With retirements and electoral defeats threatening to decimate the ranks of pragmatic, center-right House Republicans, the conservative House Freedom Caucus is poised to gain power in the GOP caucus — and have a crucial say as to who runs it next year.
Its first show of strength: The election of a House Republican leader later this year to replace outgoing Speaker of the House Paul Ryan.
There are currently 237 Republicans in the House, a total that does not include four seats left vacant by GOP resignations. There are about 35 to 40 Freedom Caucus members. If the Republican numbers shrink after the November elections, as is widely expected, those members would have a bigger say in GOP matters.
They have no favored candidate yet to replace Ryan, who announced Wednesday that he would not seek re-election in 2018. At least 43 Republicans have said they are leaving the House, because of retirement, resignation or to run for another office.
Many are in districts Democrat Hillary Clinton carried in the 2016 presidential election or in districts narrowly won by President Donald Trump.
Freedom Caucus members generally come from deeply conservative districts, which are unlikely to flip even if Democrats enjoy a strong election season as history and current polling suggests.
The Freedom Caucus, which played a significant role in the retirement of former Speaker John Boehner in 2015 and helped stop Kevin McCarthy from succeeding him, knows it can help elect a leader that is at least as friendly as Ryan was to its interests.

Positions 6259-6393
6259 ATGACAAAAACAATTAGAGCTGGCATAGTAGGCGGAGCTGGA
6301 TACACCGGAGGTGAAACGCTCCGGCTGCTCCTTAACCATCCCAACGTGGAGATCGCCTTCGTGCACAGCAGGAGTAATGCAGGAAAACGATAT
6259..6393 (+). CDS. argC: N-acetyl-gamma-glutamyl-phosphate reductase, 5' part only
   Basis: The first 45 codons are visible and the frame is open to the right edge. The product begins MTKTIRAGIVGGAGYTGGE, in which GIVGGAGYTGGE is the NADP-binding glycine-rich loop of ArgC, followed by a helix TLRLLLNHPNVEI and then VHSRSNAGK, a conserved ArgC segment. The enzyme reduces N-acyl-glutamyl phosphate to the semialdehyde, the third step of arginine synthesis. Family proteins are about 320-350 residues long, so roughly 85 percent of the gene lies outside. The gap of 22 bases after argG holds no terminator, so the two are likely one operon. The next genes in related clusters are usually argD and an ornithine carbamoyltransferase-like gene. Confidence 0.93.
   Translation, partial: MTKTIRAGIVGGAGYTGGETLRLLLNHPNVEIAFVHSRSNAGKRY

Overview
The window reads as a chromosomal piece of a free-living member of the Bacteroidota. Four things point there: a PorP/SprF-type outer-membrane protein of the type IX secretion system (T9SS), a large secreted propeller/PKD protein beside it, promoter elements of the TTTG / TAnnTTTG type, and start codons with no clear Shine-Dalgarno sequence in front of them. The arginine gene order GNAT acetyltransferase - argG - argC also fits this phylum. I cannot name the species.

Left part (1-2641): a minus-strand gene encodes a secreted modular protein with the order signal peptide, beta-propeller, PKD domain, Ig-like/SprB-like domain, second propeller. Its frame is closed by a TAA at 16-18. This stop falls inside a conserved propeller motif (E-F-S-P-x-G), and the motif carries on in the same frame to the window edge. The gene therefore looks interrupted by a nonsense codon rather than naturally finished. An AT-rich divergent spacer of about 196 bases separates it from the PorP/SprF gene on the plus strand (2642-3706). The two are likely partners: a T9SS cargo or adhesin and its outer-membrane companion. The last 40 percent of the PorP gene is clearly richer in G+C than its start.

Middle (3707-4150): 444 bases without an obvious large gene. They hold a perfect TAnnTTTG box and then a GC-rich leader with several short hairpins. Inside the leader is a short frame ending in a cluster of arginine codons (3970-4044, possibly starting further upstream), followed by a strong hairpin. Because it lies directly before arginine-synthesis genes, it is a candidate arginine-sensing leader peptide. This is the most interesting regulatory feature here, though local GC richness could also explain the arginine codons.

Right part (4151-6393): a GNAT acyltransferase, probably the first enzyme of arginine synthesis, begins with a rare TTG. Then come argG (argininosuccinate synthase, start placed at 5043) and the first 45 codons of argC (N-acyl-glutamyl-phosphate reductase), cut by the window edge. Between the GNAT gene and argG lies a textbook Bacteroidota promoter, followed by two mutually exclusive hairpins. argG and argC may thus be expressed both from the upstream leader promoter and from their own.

“If we control enough votes to veto who the next speaker is going to be, do you think it will be someone who engages less with the Freedom Caucus?” asked Rep. Mark Meadows, R-N.C., the caucus chairman.
California’s McCarthy, the majority leader, and Majority Whip Steve Scalise of Louisiana are the main contenders for the top job, most Republicans acknowledged Wednesday. McCarthy is seen as having the easiest path to the position.
Meadows also mentioned Utah’s Rob Bishop, a former state speaker and currently House Natural Resources chairman, as a potential dark horse candidate.
No member of the Freedom Caucus, which was founded in 2015, has held a leadership post within the conference. Meadows said Wednesday he is not interested in a leadership position.
“It’s not on my bucket list. It’s not my desire to run for a leadership position,” he said. “I’m all focused on policy and trying to get policy done.”
But the Freedom Caucus could certainly leverage its votes to put one of its own in a leadership position or secure other concessions, such as the promise of open amendment processes or more work through committees. The caucus is angry over how recent spending bills were crafted and passed.
“Whoever is the next speaker, what matters most, I think it's time for a complete reset of our leadership. Congress' approval ratings are who knows how low,” said Rep. Jim Jordan, R-Ohio. “It's time for a reset and a refocus on one primary objective: Doing what the American people elected us to do, doing what we told them we were going to do.”